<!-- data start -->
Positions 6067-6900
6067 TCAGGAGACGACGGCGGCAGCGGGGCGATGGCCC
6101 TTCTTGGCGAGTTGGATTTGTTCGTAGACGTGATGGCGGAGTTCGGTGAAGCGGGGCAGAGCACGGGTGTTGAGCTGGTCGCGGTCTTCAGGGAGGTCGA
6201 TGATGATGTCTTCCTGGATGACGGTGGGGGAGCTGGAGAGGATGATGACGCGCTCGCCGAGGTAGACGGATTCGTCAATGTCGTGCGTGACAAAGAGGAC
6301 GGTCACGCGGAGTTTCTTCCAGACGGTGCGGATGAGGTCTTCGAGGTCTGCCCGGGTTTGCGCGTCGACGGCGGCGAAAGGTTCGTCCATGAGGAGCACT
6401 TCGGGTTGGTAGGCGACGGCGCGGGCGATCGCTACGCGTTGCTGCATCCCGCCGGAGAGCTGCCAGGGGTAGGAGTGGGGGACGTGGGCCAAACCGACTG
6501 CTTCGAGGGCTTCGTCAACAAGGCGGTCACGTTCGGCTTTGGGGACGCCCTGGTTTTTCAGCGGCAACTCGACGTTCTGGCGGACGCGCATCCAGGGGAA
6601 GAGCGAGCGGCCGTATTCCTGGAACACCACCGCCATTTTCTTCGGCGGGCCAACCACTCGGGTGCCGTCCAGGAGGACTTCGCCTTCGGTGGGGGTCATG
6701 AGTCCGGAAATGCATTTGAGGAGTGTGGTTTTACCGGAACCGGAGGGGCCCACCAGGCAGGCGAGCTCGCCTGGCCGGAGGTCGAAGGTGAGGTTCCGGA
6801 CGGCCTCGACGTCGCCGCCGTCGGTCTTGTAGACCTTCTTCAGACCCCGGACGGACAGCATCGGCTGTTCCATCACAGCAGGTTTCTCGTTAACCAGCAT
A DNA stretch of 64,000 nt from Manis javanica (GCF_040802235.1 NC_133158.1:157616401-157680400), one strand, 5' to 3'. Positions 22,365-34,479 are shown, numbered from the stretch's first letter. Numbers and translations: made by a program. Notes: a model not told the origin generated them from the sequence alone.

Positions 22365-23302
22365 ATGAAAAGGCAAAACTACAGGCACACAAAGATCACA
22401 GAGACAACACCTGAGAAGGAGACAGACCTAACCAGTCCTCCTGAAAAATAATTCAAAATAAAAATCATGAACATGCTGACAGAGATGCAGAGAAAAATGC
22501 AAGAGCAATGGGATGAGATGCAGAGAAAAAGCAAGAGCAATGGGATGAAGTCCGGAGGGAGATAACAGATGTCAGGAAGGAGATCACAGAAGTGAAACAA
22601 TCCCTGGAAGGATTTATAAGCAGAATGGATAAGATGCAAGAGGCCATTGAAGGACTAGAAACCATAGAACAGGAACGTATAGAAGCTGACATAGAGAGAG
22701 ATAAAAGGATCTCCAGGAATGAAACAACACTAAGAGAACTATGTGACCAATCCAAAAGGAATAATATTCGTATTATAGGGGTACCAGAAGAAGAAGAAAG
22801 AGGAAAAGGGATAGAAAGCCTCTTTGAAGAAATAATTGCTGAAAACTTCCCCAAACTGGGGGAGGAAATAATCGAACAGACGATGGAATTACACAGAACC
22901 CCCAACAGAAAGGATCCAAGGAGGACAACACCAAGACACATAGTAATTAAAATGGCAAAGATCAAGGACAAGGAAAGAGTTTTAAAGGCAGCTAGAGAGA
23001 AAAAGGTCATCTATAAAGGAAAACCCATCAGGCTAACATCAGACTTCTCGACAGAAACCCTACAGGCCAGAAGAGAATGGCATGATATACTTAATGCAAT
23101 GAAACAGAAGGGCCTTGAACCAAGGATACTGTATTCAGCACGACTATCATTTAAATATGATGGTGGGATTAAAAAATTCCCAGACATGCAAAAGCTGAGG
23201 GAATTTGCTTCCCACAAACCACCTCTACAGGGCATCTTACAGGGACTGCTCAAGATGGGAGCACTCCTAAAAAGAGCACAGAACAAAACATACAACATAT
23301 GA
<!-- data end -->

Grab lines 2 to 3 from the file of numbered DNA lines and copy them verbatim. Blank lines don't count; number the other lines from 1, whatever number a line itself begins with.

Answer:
6067 TCAGGAGACGACGGCGGCAGCGGGGCGATGGCCC
6101 TTCTTGGCGAGTTGGATTTGTTCGTAGACGTGATGGCGGAGTTCGGTGAAGCGGGGCAGAGCACGGGTGTTGAGCTGGTCGCGGTCTTCAGGGAGGTCGA